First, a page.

At times, in an attempt to make the Mass more "creative and meaningful", people will add signs and symbols to the sacred liturgy which are foreign to Catholic tradition and sensibilities. For instance, at one Mass there was a popsicle stick house placed in front of the altar and it was explained to the congregation that this was to represent the poor and how we need to help them to find proper shelter. This, of course, should not happen.
The third element:
c) Finally, a mystagogical catechesis must be concerned with bringing out the significance of the rites for the Christian life in all its dimensions – work and responsibility, thoughts and emotions, activity and repose. Part of the mystagogical process is to demonstrate how the mysteries celebrated in the rite are linked to the missionary responsibility of the faithful. The mature fruit of mystagogy is an awareness that one's life is being progressively transformed by the holy mysteries being celebrated. The aim of all Christian education, moreover, is to train the believer in an adult faith that can make him a "new creation", capable of bearing witness in his surroundings to the Christian hope that inspires him.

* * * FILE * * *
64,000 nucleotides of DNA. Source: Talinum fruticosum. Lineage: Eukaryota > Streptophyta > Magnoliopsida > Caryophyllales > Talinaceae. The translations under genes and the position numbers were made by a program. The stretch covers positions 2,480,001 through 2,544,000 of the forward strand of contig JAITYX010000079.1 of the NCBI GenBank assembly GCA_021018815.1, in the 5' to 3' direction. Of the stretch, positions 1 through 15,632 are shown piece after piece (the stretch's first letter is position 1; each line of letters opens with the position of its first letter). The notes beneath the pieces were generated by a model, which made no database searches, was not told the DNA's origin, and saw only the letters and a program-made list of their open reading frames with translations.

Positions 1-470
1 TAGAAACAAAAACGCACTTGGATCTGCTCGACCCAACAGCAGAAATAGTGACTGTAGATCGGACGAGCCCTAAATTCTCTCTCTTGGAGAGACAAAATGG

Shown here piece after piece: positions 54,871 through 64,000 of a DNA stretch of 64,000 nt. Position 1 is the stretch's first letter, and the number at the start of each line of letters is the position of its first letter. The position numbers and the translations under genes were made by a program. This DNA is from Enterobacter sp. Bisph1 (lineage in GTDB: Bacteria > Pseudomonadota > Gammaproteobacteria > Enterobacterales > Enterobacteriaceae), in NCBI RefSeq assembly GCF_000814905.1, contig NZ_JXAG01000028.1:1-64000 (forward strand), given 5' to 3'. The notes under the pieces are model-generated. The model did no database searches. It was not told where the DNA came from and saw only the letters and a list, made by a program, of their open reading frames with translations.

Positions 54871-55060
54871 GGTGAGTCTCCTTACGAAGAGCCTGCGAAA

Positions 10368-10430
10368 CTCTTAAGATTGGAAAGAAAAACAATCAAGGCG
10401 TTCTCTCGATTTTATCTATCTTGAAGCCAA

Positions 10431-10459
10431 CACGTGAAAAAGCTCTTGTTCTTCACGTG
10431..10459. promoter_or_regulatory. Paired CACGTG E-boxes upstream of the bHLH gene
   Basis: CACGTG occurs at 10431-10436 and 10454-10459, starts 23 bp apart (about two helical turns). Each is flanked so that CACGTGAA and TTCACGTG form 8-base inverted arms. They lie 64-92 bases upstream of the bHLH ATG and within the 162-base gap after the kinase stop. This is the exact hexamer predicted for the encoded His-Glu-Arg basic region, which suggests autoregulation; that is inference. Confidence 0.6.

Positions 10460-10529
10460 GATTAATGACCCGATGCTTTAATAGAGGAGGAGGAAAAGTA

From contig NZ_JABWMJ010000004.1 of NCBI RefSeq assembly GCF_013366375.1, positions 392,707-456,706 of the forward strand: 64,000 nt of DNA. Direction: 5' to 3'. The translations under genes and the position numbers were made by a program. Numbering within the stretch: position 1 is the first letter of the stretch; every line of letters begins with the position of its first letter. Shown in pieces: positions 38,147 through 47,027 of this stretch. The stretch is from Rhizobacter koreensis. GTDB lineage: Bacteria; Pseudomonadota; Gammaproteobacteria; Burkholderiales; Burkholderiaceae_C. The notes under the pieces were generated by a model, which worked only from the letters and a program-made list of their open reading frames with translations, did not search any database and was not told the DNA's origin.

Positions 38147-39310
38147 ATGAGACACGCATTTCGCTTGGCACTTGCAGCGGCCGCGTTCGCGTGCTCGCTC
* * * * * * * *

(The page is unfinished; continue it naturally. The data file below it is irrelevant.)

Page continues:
In further delving into the sacred mysteries one should understand their significance and how they play out in living life as a Christian each day. Here are only a couple of examples: 1) A further understanding of the Paschal mystery and how Christ died for the sins of all mankind because of His profound love for each and every single person, should move us to imitate this in our lives by loving and protecting all people, born and unborn. 2) In further understanding the mystery of Christ's love for His Bride, the Holy Catholic Church, one can better understand how a husband should love his wife.
Of course, one does not need to know and understand everything about the sacred mysteries before beginning to be able to enter into them in the liturgical rites. In other words, one should not worry that they "don't know enough." Often, the mysteries are more and more deeply understood over one's lifetime.
There are various ways and means by which mystagogical catechesis -- which should be ongoing -- can be taught and learned; some of which are:
- parish websites
- parish bulletins
- pamphlets made available
- parish catechetical emails
- CD's and DVD's
The need for mystagogical catechesis is absolutely necessary in being able to fully enter into the sacred mysteries in the liturgy; mind, body, heart, and soul. Often, once one begins to understand and conform to the mysteries within the Mass they are further drawn to learn more and more since it is through the mysteries that one learn's more about God. And, the more one draws closer to God, the greater the desire to further know Him, love Him, and serve Him in this world, and to be happy with Him forever in the next.
An excellent example of mystagogical catechesis can be found in this video that was made at St. Elias Ukrainian Catholic Church in Brampton, Ontario, Canada.